Abstract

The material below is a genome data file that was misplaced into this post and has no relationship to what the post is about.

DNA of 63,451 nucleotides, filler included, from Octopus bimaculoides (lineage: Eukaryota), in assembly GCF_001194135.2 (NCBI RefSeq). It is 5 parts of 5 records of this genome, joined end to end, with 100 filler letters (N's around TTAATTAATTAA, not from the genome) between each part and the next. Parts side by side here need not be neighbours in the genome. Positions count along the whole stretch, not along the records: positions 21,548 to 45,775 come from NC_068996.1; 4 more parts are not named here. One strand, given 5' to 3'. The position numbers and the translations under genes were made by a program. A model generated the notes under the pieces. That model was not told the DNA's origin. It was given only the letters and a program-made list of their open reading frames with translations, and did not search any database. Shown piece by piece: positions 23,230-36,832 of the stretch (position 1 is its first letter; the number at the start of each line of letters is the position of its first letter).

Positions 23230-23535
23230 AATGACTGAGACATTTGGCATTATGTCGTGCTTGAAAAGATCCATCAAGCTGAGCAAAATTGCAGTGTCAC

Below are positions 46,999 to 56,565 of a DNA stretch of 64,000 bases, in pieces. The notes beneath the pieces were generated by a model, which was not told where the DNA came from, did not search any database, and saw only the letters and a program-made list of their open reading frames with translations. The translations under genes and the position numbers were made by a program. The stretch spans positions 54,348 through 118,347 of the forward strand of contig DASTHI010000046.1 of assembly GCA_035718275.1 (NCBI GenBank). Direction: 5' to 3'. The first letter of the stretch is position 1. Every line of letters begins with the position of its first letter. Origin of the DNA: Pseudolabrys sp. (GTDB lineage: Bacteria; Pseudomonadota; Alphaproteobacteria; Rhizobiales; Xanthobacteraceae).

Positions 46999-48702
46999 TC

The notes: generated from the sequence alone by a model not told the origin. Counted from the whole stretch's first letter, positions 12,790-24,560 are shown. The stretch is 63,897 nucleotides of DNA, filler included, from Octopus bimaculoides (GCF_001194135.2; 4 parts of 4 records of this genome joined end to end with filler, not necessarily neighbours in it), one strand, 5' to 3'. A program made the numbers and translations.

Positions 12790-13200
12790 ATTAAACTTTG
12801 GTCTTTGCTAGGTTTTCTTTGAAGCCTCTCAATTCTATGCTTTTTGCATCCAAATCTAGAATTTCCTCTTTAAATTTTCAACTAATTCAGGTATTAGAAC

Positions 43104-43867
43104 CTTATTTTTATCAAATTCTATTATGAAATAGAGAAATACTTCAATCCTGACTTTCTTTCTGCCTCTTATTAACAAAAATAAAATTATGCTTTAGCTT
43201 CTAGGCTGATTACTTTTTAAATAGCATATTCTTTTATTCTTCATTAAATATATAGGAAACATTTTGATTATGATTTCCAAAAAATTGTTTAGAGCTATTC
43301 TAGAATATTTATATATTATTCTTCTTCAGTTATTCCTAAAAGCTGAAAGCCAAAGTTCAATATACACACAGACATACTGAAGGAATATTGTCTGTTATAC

Amid evidence that social ventures are rooted in entrepreneurs’ deeply-held values, we expect that persistence with start-up efforts will be greater for ventures with social as opposed to commercial purposes (H1). However, we also believe that motivation may play a pivotal role in this process. Given that motivation impacts the direction, intensity, and persistence of effort, entrepreneurial self- efficacy (ESE) should also be positively related to the amount of time individuals persist with start- up activities (H2). Moreover, because individuals often construct their self-efficacy beliefs from their affective states, we expect social entrepreneurs to have greater ESE than commercial entrepreneurs (H3). We believe this heightened level of ESE will partially mediate the relationship between social purpose and persistence (H4).

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